On September 27, the Houston City Council passed Chapter 42 with a package of amendments reflecting changes made due to your advocacy. We could not have done this were it not for your dedicated support!
When first proposed in March, the City Planning Department intended to enact a proposal that would ban direct access from the street for all single-family homes on lots 33’ and smaller as early as summer 2023. In response to your advocacy and strong opposition, the City reversed course and limited the ban to only certain areas.
The proposal that passed comes from extensive collaboration between GHBA and city officials.
While our concerns regarding the sustainability of attainable housing within our community persist, we are proud of the work GHBA staff and members did to stop the city from passing an outright city-wide ban on front loaders and delaying the implementation of this ordinance.
Major changes introduced by the ordinance include:
- Narrow Lot Development: Maintained the option to build single-family homes with direct driveway access on narrow lots in many areas.
- Second Dwelling Unit: Allows the construction of larger (max 1,500 sf) second dwelling units and reduces the number of parking spaces required for these units if deed restrictions do not prohibit them.
- Multi-Unit Residential: Allows the construction of multi-unit residential homes with 3-8 units per building so long as they are not deed-restricted and meet the following criteria:
- Maximum depth of 150 feet from a public street
- Maximum height is 30 feet
- Maximum number of dwelling units is 8, with only up to 4 units on local streets.
- Courtyard-Style Development: Allows for the construction of a cluster of single-family homes located around a shared courtyard.
- Minimum property frontage: 50 feet frontage required on 50 feet right of way.
- Maximum 150 feet deep property from the public right of way
- Maximum lot size of 3500 sf and maximum unit size of 1800 SF.
- Maximum height of 30 feet
- All common areas must be under a common binding agreement
- Provide courtyard space of 150 sf per lot, at least 12 feet wide
- A total of 50% of lots in the subdivision must face the main courtyard
Key highlights of amendments to the originally proposed Chapter 42 changes include:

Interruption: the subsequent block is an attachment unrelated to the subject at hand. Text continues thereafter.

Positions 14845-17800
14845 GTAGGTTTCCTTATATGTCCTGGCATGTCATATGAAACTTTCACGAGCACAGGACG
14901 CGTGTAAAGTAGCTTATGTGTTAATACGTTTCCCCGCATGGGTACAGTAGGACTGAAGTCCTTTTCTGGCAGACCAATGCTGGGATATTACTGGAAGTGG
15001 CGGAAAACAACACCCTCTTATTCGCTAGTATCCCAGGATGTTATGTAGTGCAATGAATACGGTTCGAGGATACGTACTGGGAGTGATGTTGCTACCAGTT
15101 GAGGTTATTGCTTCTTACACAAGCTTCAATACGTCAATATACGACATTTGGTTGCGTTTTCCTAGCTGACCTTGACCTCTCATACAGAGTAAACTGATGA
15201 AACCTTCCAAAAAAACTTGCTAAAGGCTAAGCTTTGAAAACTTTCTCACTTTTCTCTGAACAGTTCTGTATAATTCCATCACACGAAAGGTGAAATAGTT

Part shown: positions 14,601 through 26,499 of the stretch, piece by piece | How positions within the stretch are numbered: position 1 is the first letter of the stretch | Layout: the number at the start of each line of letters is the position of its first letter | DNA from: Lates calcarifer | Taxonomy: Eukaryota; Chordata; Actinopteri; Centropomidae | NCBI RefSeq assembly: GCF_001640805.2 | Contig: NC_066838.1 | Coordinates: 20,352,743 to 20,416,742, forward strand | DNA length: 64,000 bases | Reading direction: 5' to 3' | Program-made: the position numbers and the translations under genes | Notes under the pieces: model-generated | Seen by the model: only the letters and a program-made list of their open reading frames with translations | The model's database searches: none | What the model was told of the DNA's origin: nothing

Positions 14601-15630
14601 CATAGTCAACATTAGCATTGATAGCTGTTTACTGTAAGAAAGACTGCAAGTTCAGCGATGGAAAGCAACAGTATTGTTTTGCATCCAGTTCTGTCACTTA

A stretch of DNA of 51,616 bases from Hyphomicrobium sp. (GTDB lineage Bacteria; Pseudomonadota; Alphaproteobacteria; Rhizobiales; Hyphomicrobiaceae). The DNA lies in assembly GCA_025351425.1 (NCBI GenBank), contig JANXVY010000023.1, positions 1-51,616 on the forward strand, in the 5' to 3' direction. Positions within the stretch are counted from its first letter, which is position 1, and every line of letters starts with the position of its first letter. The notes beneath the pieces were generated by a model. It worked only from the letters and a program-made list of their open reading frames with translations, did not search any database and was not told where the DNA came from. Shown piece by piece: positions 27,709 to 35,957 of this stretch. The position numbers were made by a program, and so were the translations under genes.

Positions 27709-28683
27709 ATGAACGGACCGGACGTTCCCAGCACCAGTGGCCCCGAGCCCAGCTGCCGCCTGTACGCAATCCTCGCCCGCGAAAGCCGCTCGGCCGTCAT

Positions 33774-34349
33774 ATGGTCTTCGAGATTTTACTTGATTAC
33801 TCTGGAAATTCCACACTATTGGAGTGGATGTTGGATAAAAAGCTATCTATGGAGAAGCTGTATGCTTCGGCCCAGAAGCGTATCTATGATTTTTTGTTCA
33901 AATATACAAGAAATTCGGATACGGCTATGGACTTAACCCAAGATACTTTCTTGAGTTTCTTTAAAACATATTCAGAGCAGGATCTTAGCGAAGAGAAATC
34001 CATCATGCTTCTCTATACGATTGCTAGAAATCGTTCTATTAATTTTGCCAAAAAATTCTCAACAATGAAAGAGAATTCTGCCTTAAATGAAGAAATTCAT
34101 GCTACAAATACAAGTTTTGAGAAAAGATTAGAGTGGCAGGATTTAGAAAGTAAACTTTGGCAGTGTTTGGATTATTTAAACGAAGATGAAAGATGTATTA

- Defining Narrow Lots: As passed, “narrow lot means a lot that has less than 44 feet of frontage on a street or type 1 permanent access easement.
- Optional performance standards for direct driveway access: Direct driveway access to a street or type 1 permanent access easement for existing lots narrower than 33 feet is permitted if all the following standards are met:
- The existing lot proposed for subdividing was platted with less than 33 feet width, or is of an insufficient width to subdivide into multiple equal-sized lots of 33 feet or more prior to September 27, 2023;
- The existing lot does not have usable side or rear access to a public street or a type 1 permanent access easement or an alley maintained by the city or a homeowners association;
- Each proposed lot will have only one driveway approach of no more than 12 feet in width;
- The garage building line on each proposed lot must be a minimum of 20 feet;
- The property proposed to be subdivided is not within 1,400 feet walking distance, measured by walking on sidewalks or other paved surface, from the primary entrance of a primary or secondary school; and
- The property is not located in a designated Complete Community as adopted and approved by council action and as shown on the map attached as Appendix A to this chapter and available at department’s website.
The final version of the ordinance, along with maps of areas where direct driveway access for single-family homes is restricted, may be found on the Livable Places Website.
As part of city council’s action, GHBA advocated heavily against including language that would limit builders’ ability to develop around parks, worked to change the language around schools from being a complete radius around the school to now being measured from the walking distance from the primary entrance of a school, and lastly fought to maintain the ability to only use alleyways when it is a city or HOA maintained alleyway.
We want to thank all GHBA members who actively participated in the discussions and provided valuable insights throughout this process. Your input was instrumental in shaping the final version of Chapter 42.
GHBA is here to be a resource for you to help our members navigate the new regulations effectively. We are committed to ensuring a smooth transition and helping you make the most of the opportunities created by Chapter 42.
Once again, we thank you for your continued support and involvement in GHBA.